What’s more, he would probably have made a good minister. Those who know him well say that he is bright and hardworking, reads widely and has a nerdish fascination with the kinds of details others might find boring. He could have taken on a few pet projects and shown India what he is capable of.
Because he opted to be Heir Apparent, the party boss-in-waiting, nobody had any idea of what his strengths were. Instead, because people now saw leaders supplicating before him, they began to see him as entitled and spoilt.
Had he run ministries, and busied himself in the business of government, he would have seemed like a stronger prime ministerial candidate. Now, people think that he does not understand governance and is not cut out for the serious task of running India.
Friends of Rahul Gandhi say that he has never wanted to be Prime Minister; that he has no interest in power. There are two obvious problems with that. If you lead one of India’s two most significant political parties and say that you are not an alternative to the incumbent Prime Minister, people will ask: so who will run India if we vote for the Congress? This is why Sonia Gandhi never openly declared that she did not want to be Prime Minister even though she had decided this early on.
And the second problem is if you don’t want the job, shouldn’t you promote people who can do it? Yet, the Congress did nothing to promote any young leader who could overshadow Rahul.
These mistakes and misjudgements partly account for the mess that the Congress is in today. The India Today’s Mood of the Nation poll suggests that if an election were called today, the party would find it hard to cross 70 seats.
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The success of the Bharat Jodo Yatra offers Rahul Gandhi a second chance, 19 years after he first entered politics. He seems happier now not to have any organisational responsibilities and the yatra has killed off the image that the BJP had propagated of him: an entitled but foolish dilettante.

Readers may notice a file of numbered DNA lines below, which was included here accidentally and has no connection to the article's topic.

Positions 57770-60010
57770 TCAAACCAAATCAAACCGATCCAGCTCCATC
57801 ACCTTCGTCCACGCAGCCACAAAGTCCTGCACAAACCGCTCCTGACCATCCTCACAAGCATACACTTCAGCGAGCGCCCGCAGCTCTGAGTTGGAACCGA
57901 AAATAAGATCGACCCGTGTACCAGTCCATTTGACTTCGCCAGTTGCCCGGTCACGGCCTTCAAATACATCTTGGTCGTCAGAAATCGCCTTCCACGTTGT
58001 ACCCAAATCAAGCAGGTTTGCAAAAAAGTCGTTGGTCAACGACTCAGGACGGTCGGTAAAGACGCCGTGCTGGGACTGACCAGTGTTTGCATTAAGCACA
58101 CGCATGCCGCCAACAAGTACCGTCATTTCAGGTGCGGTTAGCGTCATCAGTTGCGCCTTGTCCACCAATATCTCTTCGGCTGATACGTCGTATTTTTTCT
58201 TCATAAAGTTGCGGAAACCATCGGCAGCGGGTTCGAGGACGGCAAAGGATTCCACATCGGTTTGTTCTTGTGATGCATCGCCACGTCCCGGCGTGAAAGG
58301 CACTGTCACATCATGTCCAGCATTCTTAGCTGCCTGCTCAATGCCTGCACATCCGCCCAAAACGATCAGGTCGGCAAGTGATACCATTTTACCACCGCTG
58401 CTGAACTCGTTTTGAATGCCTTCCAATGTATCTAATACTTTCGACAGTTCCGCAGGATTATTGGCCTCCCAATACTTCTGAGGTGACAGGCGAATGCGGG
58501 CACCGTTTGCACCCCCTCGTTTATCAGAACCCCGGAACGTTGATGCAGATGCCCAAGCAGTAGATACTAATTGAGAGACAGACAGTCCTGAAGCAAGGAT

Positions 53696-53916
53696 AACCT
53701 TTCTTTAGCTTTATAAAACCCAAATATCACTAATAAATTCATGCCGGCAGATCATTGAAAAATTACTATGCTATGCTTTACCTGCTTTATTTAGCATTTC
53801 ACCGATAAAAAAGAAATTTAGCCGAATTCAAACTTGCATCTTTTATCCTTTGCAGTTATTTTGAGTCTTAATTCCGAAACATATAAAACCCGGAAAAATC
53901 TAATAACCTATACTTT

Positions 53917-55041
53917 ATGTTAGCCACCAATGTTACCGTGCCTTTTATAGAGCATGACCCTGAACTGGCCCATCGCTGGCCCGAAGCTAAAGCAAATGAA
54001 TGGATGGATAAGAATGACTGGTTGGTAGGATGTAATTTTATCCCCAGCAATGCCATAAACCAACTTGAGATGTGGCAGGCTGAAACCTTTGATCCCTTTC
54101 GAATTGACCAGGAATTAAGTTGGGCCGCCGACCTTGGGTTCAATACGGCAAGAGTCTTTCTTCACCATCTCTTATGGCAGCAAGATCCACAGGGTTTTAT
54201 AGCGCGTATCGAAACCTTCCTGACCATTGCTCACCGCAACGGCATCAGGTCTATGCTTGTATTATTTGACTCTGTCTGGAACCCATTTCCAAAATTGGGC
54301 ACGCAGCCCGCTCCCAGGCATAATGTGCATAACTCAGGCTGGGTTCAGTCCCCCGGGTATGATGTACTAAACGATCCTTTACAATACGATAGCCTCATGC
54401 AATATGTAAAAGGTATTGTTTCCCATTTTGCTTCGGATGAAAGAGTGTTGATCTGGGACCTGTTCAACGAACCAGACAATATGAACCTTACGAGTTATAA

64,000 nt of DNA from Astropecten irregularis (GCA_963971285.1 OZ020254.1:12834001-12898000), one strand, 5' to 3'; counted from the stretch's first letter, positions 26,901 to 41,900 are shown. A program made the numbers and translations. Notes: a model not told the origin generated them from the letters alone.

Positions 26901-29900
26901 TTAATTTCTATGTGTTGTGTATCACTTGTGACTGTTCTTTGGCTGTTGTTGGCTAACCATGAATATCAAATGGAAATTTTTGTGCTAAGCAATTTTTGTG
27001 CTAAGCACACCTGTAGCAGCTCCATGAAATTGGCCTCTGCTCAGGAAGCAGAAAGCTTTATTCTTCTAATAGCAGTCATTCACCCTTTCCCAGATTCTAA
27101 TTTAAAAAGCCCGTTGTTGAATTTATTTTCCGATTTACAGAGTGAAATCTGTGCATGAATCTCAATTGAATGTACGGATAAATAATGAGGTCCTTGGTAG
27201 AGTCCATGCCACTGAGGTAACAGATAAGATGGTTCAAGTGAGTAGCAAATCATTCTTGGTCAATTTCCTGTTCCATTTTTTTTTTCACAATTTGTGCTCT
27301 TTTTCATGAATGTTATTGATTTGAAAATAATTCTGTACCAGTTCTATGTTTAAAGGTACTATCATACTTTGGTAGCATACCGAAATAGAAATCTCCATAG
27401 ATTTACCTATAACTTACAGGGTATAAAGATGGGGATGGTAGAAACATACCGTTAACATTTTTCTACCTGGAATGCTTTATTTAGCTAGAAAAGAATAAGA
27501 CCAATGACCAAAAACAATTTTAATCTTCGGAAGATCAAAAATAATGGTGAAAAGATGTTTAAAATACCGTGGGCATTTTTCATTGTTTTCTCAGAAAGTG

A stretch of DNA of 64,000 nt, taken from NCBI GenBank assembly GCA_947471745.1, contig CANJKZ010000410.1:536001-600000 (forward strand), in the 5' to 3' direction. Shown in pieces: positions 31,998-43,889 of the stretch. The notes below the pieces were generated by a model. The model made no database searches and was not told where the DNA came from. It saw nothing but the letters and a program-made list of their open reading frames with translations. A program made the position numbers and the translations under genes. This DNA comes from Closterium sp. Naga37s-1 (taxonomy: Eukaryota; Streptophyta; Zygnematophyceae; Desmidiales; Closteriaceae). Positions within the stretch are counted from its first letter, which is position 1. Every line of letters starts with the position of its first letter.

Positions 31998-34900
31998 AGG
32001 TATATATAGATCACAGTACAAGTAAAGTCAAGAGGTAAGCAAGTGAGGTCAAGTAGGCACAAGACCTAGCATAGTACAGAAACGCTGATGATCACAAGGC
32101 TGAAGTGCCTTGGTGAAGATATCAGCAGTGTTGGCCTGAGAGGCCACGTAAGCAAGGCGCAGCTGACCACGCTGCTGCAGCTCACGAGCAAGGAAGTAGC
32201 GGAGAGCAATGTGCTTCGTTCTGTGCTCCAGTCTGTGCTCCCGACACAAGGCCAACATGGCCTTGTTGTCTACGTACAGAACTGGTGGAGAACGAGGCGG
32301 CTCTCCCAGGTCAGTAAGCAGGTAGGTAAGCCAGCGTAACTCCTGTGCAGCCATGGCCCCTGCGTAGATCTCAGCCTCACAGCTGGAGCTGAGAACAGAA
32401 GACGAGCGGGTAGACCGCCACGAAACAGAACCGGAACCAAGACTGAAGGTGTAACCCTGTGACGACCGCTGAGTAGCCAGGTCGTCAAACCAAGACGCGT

But where does he go from here? How does he build on the success of the Bharat Jodo Yatra to carve out a new role for himself? He must know that people warmed to him during the yatra because the message he sent out — India needs love and unity — was positive rather than negative. (He didn’t call anyone ‘chor’ this time.) And by putting himself out there and letting strangers walk with him, by seeming open and accessible, he rose above the image of entitlement.
These are good building blocks for the future. Rahul Gandhi faces the most popular (and powerful) Prime Minister since Indira Gandhi. Unlike Gandhi who was in trouble only four years after her 1971 landslide, Modi is Teflon coated: the electorate seems willing to forgive him for anything because he is seen as sincere and well-meaning.
There was no way a flailing dynast could have taken on such a leader. But now, with the change in the way he is perceived, Rahul Gandhi finally has a shot. It is a long shot, admittedly. But then politics is the art of taking the impossible and making it possible.
Vir Sanghvi is a print and television journalist, and talk show host. He tweets @virsanghvi. Views are personal.
(Edited by Prashant)